Some lovely Victorian architecture
The staff at this station have also been singled out by denizens of the internet for complaint.
“[S]taff here give you wrong directions”, says Shanzi Koolade; “staff here will have u walking in circles”, reckons Shanika Preddie.
It’s not winning any prizes for the prettiest station
Google reviewer James Reed will also tell you that trains go through here “painfully slow”, a shame considering how grim an experience being at the station any amount of time is.
15. Green Park
It’s not the condition of the station itself that people hate about Green Park, nor the conduct of the staff.
Taking the 15th spot
Rather, it’s the change commuters have to make in between lines, wasting precious seconds of their miserable lives, that Green Park users detest.
You only have to take a look at some of the online reviews for what Redditor perscitia dubbed ‘the Green Mile’.
It’s known for it’s beauty
For Quora’s Richard Jones, Green Park is a “small adventure”, but for the less generous it’s more than just an annoyance.
Redditor FrancisField calls the change at Green Park a “nightmare”, while Google reviewer Adam Brown compares it to popular Richard Ayoade-fronted gameshow The Crystal Maze.
Ok that last one was a lie
Things at Green Park are so drastic, commuters have confessed to working their dating lives around it. Redditor kezx2901 says: “this is by far my most hated tube station of all time. So much so, it’s even stated in my Tinder profile. If I have to go through Green Park, then it isn’t going to work.”
Coming in at number 168 out of a possible 171 on a list of the best tube stations on Ranker, Harlesden is, it’s safe to say, not a commuter favourite.
Getting closer to the bottom at 14
Referred to by the Telegraph as “the former gun crime capital of the UK”, Harlesden is still assuredly best at one thing.
That would be racking off all those who pass through here on their way to somewhere better.
Looks pretty deserted to me
Google reviewer Daniel McKenzie likes the fact that “buses serve right outside of the station”, meaning he and others can escape Harlesden almost on arrival.
The station has been witness to shootings and firework abuse in recent years, which could be why no one’s bothered to refurbish it yet.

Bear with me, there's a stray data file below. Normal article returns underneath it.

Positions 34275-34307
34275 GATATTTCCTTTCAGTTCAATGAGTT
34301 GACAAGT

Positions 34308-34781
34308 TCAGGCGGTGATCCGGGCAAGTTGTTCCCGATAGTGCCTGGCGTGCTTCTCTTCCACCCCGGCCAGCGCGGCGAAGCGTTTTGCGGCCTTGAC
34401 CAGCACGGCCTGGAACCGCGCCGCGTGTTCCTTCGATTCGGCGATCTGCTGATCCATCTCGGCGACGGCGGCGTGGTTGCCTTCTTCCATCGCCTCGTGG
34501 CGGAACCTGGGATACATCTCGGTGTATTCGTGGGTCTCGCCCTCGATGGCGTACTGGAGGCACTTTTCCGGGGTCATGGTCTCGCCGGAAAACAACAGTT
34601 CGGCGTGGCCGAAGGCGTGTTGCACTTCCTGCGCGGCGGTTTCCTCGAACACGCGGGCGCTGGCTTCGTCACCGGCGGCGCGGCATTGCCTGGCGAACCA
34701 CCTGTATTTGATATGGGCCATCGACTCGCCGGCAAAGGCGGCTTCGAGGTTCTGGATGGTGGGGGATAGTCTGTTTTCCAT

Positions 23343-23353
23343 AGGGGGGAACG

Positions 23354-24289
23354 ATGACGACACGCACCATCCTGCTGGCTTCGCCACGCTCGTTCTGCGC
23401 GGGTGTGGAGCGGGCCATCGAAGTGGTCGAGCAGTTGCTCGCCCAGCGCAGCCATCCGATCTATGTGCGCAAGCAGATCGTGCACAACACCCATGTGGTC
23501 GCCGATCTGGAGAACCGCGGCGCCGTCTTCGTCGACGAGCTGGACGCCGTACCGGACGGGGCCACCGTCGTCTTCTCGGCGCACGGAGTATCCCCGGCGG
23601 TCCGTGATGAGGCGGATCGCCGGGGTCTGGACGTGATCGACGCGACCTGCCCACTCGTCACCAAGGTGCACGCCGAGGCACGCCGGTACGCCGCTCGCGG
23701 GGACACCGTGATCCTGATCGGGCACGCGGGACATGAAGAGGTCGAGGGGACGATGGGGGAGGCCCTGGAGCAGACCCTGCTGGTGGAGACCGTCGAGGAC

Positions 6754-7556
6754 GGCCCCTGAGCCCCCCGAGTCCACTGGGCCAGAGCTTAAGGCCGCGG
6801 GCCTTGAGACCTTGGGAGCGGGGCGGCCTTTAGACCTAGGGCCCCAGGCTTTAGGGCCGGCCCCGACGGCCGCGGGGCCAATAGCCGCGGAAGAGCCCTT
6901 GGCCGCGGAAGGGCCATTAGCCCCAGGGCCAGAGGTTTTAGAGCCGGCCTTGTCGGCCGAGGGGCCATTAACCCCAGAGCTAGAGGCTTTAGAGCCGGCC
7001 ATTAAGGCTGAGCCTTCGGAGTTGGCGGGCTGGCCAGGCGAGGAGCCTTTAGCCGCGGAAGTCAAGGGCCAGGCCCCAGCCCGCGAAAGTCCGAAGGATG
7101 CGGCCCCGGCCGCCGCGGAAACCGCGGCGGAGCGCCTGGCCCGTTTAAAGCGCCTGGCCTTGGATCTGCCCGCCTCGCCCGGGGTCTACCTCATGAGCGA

Look at the sparks fly
The only positive thing anyone seems to have to say about Harlesden station is that the nearby McVitie’s factory at least makes the nerve-shredding wait smell delicious.
That acid attacks have taken place at Barking station as recently as last year is not, incredibly, the worst thing people have to say about it.
Unlucky number 13
For Quora’s Keith Tegg, Barking is a “nasty station” because the layout is so user-unfriendly.
Google reviewers S Rea and Dimitar Borisov respectively call it “confusing” and the “Worst organised station” in London.
Not very organised
The station’s apparent dirtiness and poor service is another common complaint.
Googler Predimort sums it up with their succinct “DISGUSTING, DIRTY, TOO MUCH BABIES, AND ALSO STUPID ALCOHOLICS”. None of those things are good.
This helpfully tells you how to get out of there
There’s another, more pressing issue for some Barking frequenters, however, and that’s – in the words of Keith Tegg – “crazy people preaching and shouting at the top of their voices” outside the station.
12. Clapham Common
Clapham Common, like its sister stations Clapham North and Clapham South, is a danger.
This one doesn’t look too bad, coming in at 12
As with North and South, Clapham Common features a single island platform that starts to look like a death trap at peak periods.
To describe the picture below, one Redditor wrote “I’m surprised someone doesn’t die here everyday”.
The tunnel of death
Indeed, unlike stations such as Euston and Angel, which wisely did away with the single island platform decades ago, Clapham Common remains insistently lethal.
Redditor Sorenova describes the experience as akin to being “on the tightrope of death”.
A very narrow platform
Google reviewer Bianca Nix thinks the station “not fit for purpose these days”. An anonymous Redditor meanwhile calls it the “kind of a platform I would see in my nightmares as a kid”.
11. Camden Town
A key London attraction for tourists and hipsters, Camden Town also comes complete with its own rubbish tube station.
Just missing out on the half way spot
The station is so busy it was for a period earlier in the year made exit-only during rush hour.
Naturally, the internet has few kind words to say about the place, which was voted one of the worst in London by commuters in a 2013 YouGov poll.
This was voted one of the worst on a YouGov poll
Quora’s Terroto Rotbart calls Camden Town station “cluttered”, a result of bad planning.
Google reviewer Adrian Pruszkowski, meanwhile, called it “The worst tube station in London”.
It serves a busy part of London
Final word goes to Graham Shoebridge, who calls Camden Town staff “obnoxious”, to nobody’s surprise considering this is Camden we’re talking about.